I won’t lie and tell you it’s been easy. It has been anything but easy. I’ve learned a lot of hard lessons during my time here as well as during the move and my subsequent trip back to the States for minor surgery.

But there were some hard realities attached to this move. One, we wanted to run away from home for us. My husband and I have been married many years and decided it was time to do something really decadent for ourselves. Second, we felt it would be economic suicide to not move as it came with a lot of benefits that we didn't have at home.

Frankly, I didn’t think he’d actually make the leap since he was a homebody, yet for some reason I was shocked when he did. For someone over fifty the transition is hard and it isn’t like visiting. Many of my friends told me I’d just love it and I do in some ways but not always.

See, it’s hard when you don’t speak the language. It’s hard when all you’ve really seen is the tourist part of the city. Living somewhere puts a whole different perspective on everything. Things like turning on the electricity can become a nightmare in logistics when you don’t speak the language or know just how to write your address.

There are wonderful things as well, such as seeing a bike race with over 300 bikers in it. The sound was amazing and it’s one of the blogs you’ll be noting here. There are desserts that I actually love and for one who isn’t a sweet eater, it’s a new horizon.

I’ve been jotting things down since I got here. Those notes have been sporadic but they are beginning to get more ordered. What I’ll be doing in the beginning is to post all the things I’ve written about being here and I’ll include the day I actually wrote it so you’ll have some perspective as to where I was in the thought process. My hope is within a month’s time those posts will merge with real time and I can start posting more regularly.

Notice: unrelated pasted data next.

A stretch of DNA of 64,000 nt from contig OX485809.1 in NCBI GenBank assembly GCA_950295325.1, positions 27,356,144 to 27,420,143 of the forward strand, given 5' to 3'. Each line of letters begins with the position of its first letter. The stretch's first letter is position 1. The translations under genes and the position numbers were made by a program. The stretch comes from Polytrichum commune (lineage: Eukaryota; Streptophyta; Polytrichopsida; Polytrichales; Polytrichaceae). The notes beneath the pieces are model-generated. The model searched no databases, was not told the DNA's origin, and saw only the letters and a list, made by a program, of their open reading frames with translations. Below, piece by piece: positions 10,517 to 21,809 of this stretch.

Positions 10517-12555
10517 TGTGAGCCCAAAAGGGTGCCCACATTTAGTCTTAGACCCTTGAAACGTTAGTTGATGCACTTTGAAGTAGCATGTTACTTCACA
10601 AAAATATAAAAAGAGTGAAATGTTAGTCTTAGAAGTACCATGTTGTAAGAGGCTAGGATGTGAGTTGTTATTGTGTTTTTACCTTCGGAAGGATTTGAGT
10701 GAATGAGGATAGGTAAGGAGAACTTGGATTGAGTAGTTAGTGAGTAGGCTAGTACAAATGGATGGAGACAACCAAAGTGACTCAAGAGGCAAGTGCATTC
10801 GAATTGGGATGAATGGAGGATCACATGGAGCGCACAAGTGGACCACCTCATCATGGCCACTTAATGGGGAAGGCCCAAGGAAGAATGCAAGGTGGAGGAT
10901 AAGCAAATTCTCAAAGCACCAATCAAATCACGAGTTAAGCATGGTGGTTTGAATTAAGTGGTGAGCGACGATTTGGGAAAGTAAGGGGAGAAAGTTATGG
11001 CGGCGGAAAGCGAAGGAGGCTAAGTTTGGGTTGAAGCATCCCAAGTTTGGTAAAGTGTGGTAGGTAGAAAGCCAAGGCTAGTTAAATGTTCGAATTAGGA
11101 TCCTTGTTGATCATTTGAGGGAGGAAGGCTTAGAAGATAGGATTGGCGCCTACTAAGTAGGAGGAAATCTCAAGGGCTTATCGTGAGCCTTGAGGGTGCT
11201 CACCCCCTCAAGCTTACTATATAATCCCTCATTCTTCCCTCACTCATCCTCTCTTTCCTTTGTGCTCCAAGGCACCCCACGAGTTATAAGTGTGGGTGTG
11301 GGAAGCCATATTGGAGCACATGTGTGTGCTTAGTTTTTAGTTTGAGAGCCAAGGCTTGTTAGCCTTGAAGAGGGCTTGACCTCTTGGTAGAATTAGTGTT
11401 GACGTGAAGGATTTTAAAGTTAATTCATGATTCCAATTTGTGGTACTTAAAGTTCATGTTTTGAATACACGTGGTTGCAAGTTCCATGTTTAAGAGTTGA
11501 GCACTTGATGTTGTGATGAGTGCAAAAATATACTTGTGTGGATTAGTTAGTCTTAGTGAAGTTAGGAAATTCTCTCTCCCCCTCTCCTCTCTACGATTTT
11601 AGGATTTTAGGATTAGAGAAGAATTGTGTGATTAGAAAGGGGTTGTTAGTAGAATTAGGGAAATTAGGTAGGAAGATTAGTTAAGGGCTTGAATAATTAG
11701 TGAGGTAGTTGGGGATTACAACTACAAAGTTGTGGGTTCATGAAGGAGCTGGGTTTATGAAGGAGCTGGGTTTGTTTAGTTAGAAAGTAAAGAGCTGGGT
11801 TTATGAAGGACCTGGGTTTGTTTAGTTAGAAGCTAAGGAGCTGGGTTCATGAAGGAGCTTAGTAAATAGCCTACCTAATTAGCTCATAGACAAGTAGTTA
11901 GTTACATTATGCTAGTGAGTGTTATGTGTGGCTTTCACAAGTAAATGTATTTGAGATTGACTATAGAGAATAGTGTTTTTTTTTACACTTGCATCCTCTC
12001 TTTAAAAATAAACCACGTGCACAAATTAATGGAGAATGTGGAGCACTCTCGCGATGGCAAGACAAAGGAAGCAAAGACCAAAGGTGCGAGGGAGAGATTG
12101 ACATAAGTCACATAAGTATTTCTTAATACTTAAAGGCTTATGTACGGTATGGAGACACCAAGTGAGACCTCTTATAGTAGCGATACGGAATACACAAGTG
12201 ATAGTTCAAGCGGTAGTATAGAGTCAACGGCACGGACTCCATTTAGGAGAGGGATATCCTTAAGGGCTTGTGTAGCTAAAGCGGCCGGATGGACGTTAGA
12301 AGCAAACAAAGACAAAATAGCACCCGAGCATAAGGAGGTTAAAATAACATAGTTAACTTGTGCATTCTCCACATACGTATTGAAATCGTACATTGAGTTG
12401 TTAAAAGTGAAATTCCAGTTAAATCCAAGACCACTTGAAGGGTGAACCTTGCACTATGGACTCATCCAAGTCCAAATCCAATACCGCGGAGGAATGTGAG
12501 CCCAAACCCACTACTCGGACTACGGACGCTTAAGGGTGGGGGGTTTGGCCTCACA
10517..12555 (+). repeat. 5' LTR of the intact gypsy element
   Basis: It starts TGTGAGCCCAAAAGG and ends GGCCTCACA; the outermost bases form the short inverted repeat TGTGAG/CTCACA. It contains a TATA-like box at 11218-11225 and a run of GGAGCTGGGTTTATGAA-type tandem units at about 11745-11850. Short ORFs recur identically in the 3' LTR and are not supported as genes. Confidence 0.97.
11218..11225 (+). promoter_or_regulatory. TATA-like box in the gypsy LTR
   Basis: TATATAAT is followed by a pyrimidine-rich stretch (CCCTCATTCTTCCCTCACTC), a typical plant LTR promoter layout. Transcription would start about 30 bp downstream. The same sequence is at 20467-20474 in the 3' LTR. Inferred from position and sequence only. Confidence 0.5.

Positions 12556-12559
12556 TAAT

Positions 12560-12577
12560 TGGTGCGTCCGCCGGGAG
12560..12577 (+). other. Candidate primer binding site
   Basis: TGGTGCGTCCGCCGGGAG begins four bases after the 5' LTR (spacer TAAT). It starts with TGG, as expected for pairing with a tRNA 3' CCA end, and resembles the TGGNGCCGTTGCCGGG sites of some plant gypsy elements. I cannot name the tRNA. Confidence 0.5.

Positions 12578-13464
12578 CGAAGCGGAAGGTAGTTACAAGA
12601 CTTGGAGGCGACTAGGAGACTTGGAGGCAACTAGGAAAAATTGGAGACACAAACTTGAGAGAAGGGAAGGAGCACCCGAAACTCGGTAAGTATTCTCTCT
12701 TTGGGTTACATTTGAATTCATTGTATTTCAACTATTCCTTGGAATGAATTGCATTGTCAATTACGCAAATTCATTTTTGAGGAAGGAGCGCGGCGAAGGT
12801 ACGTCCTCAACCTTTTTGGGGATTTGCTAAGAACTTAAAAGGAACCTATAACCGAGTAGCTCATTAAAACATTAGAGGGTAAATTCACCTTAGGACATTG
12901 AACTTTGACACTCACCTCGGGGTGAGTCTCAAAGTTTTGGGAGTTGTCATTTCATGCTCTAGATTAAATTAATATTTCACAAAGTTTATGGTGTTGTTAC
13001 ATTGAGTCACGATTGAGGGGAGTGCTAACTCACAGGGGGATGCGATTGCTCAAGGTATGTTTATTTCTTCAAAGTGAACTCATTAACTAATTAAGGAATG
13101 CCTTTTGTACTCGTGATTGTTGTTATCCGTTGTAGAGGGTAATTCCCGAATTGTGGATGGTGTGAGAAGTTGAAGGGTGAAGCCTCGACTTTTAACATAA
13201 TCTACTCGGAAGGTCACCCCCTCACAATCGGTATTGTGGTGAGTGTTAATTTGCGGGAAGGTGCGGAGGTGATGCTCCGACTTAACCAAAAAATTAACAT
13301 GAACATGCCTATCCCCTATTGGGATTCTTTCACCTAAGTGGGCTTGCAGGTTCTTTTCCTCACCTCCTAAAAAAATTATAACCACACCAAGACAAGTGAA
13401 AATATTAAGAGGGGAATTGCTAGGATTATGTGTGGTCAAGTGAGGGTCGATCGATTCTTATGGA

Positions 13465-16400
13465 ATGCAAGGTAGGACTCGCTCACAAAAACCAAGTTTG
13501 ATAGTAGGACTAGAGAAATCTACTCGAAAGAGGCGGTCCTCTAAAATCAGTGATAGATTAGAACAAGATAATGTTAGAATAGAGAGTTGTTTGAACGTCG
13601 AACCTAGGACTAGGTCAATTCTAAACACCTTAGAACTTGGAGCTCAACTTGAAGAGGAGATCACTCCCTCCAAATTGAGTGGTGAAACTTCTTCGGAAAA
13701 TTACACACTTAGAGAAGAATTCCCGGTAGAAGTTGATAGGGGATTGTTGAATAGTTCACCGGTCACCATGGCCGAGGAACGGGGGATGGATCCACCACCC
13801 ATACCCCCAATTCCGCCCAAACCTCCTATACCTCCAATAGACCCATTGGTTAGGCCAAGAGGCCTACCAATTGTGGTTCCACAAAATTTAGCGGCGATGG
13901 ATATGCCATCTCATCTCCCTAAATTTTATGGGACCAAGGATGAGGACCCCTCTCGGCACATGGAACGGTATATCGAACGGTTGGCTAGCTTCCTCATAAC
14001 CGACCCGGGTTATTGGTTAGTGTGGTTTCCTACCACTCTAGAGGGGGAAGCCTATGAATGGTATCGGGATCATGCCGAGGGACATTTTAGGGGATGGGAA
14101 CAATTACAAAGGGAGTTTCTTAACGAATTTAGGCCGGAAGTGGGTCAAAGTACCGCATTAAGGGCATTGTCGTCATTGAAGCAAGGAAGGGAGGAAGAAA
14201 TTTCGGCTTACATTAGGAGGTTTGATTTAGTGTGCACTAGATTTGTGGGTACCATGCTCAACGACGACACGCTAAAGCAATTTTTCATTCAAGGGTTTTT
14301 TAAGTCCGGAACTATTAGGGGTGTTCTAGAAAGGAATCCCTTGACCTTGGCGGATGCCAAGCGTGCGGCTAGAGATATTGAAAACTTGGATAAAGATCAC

This blog will not replace my writers blog and I will be starting those up again shortly. That’s the one good thing about being here in Vienna, I have lots of time to write. I will also try to change up the background here from time to time. I will be using pictures from Vienna during the different seasons and places I will see during my three or more years here. Hope you enjoy them!

The first background picture is of the fountain in the gardens behind Schonnbrun Palace. The land was purchased by Emperor Maximilian II for use as a game preserve for the royal court and it’s guests. It was bequeathed to Eleanor Gonzaga at the death of her husband Ferdinand II. She built a palace on the site in 1638 and it was officially known as Schonnbrun in 1642.  Its history continues from there and is quite diverse. I really loved the fake Roman Ruins put in during the reign of Maria Theresa because it was the ‘in’ thing to do. Amazing how some things never change. Here’s a link that will give you a more detailed history:

More on the history of Vienna later...